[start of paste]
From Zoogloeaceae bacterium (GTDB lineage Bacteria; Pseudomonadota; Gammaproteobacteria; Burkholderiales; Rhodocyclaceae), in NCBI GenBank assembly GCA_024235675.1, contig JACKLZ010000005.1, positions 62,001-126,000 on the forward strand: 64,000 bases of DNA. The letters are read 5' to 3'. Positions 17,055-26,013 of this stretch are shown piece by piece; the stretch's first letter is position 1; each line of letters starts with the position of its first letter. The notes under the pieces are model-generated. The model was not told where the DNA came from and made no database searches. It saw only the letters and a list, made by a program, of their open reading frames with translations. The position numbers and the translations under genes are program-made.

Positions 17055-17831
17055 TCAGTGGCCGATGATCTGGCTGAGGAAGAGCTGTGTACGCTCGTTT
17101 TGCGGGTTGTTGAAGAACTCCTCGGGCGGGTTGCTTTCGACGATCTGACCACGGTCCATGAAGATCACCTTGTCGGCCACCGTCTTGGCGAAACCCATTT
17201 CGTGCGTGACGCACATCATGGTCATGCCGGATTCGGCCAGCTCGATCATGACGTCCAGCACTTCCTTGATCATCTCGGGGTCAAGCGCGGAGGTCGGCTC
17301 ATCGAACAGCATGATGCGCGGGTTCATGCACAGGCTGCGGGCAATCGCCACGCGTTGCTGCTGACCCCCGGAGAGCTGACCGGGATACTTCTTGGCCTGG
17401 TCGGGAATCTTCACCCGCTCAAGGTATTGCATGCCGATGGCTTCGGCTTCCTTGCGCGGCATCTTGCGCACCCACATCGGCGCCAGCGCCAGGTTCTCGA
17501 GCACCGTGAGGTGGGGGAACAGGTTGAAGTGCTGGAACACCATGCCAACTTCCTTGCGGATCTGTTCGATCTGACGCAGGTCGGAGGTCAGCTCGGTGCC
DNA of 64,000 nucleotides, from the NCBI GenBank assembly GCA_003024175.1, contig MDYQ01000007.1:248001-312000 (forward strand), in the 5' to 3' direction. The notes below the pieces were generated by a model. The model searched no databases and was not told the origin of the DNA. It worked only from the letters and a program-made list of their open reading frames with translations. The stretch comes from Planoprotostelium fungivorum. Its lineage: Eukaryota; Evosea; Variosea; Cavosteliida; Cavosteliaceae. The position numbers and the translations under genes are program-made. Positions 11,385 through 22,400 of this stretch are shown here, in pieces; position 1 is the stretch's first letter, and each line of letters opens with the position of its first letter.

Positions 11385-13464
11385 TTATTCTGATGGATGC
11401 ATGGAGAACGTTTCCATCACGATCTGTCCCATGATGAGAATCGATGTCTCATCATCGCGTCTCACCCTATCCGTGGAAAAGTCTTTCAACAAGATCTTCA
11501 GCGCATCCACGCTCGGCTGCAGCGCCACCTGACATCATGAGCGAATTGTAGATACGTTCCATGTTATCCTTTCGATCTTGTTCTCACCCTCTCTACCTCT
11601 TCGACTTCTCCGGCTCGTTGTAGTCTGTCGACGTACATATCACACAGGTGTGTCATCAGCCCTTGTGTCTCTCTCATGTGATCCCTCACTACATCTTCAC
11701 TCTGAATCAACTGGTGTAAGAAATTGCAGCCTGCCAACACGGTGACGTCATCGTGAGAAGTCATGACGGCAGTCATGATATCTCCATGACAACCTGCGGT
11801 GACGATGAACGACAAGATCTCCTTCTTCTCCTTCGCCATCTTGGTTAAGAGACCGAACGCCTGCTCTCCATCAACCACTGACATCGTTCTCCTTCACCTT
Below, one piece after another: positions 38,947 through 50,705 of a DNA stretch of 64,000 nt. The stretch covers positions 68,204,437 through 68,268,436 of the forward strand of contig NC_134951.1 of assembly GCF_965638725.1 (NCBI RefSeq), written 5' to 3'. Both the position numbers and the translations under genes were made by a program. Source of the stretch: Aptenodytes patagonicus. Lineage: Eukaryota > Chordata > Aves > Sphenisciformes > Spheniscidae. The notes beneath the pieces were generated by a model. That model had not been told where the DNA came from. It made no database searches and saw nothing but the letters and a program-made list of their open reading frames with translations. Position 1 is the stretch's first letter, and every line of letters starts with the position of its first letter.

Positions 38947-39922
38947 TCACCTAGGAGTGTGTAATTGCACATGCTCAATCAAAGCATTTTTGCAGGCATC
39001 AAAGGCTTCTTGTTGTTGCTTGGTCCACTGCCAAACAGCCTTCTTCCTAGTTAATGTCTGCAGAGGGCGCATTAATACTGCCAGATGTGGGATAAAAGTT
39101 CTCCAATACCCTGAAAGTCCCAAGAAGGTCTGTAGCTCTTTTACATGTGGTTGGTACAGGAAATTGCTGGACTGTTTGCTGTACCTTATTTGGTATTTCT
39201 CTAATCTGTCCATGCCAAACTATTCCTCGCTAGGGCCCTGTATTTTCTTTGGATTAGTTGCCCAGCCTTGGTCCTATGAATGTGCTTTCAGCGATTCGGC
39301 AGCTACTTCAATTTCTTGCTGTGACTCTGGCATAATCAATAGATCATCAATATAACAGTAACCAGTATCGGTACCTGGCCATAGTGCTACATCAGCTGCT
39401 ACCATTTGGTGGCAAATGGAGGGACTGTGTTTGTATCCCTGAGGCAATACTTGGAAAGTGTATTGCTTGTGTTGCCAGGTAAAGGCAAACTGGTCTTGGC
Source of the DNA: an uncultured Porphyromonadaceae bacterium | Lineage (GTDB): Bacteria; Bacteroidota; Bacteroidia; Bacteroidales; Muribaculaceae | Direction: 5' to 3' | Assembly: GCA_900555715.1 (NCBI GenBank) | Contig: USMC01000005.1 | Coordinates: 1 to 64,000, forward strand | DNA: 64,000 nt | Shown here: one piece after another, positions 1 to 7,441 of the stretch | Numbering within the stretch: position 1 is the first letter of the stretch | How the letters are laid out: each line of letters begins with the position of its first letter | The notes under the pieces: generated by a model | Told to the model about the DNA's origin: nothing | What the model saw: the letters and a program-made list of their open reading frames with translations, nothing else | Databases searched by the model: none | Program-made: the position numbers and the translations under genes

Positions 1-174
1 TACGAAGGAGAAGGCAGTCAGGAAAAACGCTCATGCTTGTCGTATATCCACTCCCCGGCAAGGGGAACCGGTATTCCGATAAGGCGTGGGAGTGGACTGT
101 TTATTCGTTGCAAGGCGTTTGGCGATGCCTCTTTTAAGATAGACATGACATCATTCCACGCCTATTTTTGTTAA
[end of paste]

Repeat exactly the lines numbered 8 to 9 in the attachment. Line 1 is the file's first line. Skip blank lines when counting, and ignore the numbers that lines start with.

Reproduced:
17501 GCACCGTGAGGTGGGGGAACAGGTTGAAGTGCTGGAACACCATGCCAACTTCCTTGCGGATCTGTTCGATCTGACGCAGGTCGGAGGTCAGCTCGGTGCC
DNA of 64,000 nucleotides, from the NCBI GenBank assembly GCA_003024175.1, contig MDYQ01000007.1:248001-312000 (forward strand), in the 5' to 3' direction. The notes below the pieces were generated by a model. The model searched no databases and was not told the origin of the DNA. It worked only from the letters and a program-made list of their open reading frames with translations. The stretch comes from Planoprotostelium fungivorum. Its lineage: Eukaryota; Evosea; Variosea; Cavosteliida; Cavosteliaceae. The position numbers and the translations under genes are program-made. Positions 11,385 through 22,400 of this stretch are shown here, in pieces; position 1 is the stretch's first letter, and each line of letters opens with the position of its first letter.